Nik, I have been personally responsible for some of the most embarrassing typos in publishing history – one was even on the spine of a book. If you like, I will take the blame for yours…go on, hand it over, I’m used to it. 🙂

  12. RosyB
    February 5, 2008

    I was of the generation that never got taught any grammar in school at all. Which might have been dull but I do regret not knowing all the official terminology as, apart from anything, it makes it tougher to learn other languages.

    That said “he was stood” certainly doesn’t bother me. But I probably don’t count in this particular debate.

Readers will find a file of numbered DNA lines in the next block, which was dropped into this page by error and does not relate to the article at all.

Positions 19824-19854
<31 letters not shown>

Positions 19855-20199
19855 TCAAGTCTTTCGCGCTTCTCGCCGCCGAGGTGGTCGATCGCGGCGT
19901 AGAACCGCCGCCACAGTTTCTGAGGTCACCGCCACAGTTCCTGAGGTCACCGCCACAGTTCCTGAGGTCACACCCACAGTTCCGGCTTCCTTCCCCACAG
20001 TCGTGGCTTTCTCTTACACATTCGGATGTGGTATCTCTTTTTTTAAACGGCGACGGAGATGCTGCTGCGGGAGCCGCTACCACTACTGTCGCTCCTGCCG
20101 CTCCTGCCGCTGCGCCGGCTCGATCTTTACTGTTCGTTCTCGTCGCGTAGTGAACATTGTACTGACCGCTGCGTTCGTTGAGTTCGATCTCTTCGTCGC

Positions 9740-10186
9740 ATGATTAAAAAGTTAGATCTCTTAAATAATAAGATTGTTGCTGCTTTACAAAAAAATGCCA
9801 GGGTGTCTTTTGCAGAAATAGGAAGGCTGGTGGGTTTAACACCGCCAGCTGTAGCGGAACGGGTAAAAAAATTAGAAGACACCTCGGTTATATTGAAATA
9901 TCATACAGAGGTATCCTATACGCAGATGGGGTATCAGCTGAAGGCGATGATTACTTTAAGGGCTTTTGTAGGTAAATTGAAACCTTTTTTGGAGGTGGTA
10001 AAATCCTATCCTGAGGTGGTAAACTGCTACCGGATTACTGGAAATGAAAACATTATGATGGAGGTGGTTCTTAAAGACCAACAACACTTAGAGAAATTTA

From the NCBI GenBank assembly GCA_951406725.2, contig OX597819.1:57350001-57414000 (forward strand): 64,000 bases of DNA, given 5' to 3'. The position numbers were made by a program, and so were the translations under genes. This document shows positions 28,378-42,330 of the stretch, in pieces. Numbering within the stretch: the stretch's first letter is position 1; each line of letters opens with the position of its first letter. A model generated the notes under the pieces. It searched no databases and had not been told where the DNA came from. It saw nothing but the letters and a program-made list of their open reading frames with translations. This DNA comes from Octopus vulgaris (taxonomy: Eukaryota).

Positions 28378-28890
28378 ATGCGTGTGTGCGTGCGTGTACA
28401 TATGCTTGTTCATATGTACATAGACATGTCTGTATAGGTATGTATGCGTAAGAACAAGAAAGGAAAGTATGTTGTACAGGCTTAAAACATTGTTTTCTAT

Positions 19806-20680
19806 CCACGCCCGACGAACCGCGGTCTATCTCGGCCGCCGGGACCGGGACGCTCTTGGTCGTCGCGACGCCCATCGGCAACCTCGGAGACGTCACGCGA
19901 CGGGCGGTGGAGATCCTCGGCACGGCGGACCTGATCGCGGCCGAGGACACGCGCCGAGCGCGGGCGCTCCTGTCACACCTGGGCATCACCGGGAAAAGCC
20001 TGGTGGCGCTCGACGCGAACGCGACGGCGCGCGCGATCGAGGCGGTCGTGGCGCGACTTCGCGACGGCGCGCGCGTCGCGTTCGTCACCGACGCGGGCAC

Umm. Davy. Yeah, agree with this “nice chippy review”. When I read that I laughed out loud, after all that! LOL!

  13. Anne Brooke
    February 5, 2008

    I do think the book is a charmer! And must admit to not being bothered by the odd typo, even as a child.

    :))

    A
    xxx

  14. Davy
    February 6, 2008

    lol – yeh well it was Rosy. More chippy than my response 😉

    I ate waaaaaaaaaaaay too many pancakes. Shouldn’t have taken the mix to the naughty step…

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This entry was posted on February 5, 2008 by in Entries by Moira, Fiction: children's and tagged , , , , .